(Previously: Part 0 – Introduction)
Initializing a local repository
The git init command sets up a local repository in the current folder:
$ cd ~/Projects/cow_tipper $ git init
Reinitialized existing Git repository in /home/buster/Projects/cow_tipper/.git/
Change history is stored in a .git sub-directory.
Tracking changes, Staging and Committing
Tracked source files
A tracked source file is one that is understood by Git to require a change history to be saved in the repository. Our source directory may contain “tracked” and “untracked” files. We won’t be able to recover change history for an untracked file.
A commit saves a set of source file changes as a “snapshot” that can be recovered later. Commits are sequential, and have a pointer to their parent snapshot. A text message is saved along with the commit.
Staging is the process of adding a file to the set of changes that will be included in the next commit operation.
Now I need to stage my source files for the first commit:
$ git add README.md $ git add cow_tipper.py
The add command does two things:
- It marks a file as “tracked”;
- It copies the file into a staging area
Alternatively, I could just add all the files in the directory in one go:
$ git add *
At this point, all files in the folder are “tracked” and ready to be committed. We can double-check where we are at any time by asking Git using the git status command:
$ git status
On branch master Changes to be committed: (use "git restore --staged <file>" to unstage) new file: README.md new file: cow_tipper.py
Nice. Let’s save this (“commit” it) to a recoverable snapshot. We’ll use the -m switch to supply a text message directly on the command-line:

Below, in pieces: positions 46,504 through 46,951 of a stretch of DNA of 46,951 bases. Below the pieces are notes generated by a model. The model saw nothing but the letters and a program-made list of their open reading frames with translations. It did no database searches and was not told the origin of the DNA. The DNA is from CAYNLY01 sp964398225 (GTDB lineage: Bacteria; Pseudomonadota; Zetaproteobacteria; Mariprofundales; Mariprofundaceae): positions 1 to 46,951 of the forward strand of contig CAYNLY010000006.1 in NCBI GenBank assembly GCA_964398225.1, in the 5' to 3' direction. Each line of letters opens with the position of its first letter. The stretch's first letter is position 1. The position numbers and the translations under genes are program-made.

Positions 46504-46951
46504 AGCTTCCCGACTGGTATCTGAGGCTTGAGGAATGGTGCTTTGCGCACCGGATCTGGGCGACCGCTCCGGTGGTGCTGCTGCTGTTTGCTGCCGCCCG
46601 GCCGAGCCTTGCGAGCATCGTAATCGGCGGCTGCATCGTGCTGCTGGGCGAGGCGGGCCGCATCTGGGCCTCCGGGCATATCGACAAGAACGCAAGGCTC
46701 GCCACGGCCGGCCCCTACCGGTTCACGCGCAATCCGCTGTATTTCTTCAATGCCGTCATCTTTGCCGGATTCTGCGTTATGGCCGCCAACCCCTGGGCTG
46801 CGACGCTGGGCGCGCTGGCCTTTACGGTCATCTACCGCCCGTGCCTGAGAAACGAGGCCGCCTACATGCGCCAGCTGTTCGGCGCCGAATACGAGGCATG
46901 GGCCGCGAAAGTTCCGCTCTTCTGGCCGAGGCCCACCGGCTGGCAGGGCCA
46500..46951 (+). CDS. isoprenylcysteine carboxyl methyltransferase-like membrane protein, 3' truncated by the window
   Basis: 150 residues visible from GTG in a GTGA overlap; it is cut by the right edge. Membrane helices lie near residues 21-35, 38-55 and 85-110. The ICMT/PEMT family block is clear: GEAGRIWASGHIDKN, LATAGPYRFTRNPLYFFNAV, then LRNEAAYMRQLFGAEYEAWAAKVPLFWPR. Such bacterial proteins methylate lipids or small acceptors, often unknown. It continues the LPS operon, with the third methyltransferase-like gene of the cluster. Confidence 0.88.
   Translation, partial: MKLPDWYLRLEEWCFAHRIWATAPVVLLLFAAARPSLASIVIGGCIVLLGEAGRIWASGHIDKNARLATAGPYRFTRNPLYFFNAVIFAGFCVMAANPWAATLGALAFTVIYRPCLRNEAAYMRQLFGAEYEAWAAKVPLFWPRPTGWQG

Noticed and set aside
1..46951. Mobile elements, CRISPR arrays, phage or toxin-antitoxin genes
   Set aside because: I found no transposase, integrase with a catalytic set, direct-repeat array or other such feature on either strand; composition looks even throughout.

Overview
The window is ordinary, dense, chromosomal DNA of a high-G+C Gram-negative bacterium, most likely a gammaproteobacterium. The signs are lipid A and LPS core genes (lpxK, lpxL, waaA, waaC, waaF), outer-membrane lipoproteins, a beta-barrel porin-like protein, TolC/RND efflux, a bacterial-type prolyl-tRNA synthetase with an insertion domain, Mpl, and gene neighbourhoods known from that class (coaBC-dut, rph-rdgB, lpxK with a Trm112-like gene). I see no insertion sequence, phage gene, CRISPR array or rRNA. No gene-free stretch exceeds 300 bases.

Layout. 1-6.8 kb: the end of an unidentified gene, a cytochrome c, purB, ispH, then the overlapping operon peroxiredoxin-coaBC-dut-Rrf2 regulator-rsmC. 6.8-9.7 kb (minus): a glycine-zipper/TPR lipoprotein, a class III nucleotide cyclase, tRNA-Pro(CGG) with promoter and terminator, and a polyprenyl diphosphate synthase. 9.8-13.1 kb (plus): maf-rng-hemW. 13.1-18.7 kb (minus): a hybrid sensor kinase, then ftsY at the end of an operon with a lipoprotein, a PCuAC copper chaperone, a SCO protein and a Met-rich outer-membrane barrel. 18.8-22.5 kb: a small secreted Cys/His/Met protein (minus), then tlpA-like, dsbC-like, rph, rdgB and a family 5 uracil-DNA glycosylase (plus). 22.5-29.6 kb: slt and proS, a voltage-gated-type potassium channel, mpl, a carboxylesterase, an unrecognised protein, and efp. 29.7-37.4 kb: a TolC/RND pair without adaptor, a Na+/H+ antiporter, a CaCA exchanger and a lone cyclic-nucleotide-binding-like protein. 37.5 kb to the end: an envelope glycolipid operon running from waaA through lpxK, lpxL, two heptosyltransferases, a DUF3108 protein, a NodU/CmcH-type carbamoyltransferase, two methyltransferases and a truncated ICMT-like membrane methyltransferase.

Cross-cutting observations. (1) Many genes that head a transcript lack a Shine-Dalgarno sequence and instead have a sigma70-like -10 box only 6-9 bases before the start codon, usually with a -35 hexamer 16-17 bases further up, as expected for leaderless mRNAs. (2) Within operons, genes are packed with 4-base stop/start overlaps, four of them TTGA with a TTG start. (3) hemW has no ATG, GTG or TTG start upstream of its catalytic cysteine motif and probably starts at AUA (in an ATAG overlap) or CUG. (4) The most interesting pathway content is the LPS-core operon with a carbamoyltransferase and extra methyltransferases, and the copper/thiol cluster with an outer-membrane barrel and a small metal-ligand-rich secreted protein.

$ git commit -m "First Commit"
* * * Please tell me who you are. Run git config --global user.email "firstname.lastname@example.org" git config --global user.name "Your Name" to set your account's default identity. Omit --global to set the identity only in this repository. fatal: unable to auto-detect email address
Oops! Of course Git needs to know who we are, and even tells us what commands we need to run to do this:
$ git config --global user.email "email@example.com" $ git config --global user.name "Buster Kitten"
Now let’s re-try that commit:
$ git commit -m "First commit"
[master c9b7b58] First commit 2 files changed, 8 insertions(+) create mode 100644 README.md create mode 100644 cow_tipper.py
Success! Note that we don’t have to use the -m “message” command-line switch. If we just git commit then the default text editor will be launched so that we can edit the message. We can customize what editor is used in the configuration: See Appendix B: Customizing the Message Editor.
If we’re really in a hurry we can Stage+Commit in one command:
$ git commit -a
Speaking of configuration parameters, at any time we can ask Git to show us the configuration it’s working with, using git config:
$ git config --list --show-origin
file:/home/buster/.gitconfig firstname.lastname@example.org file:/home/buster/.gitconfig user.name=Buster Kitten file:.git/config core.repositoryformatversion=0 file:.git/config core.filemode=true file:.git/config core.bare=false file:.git/config core.logallrefupdates=true
Read more about Git configuration here: https://git-scm.com/book/en/v2/Customizing-Git-Git-Configuration.
The Git Log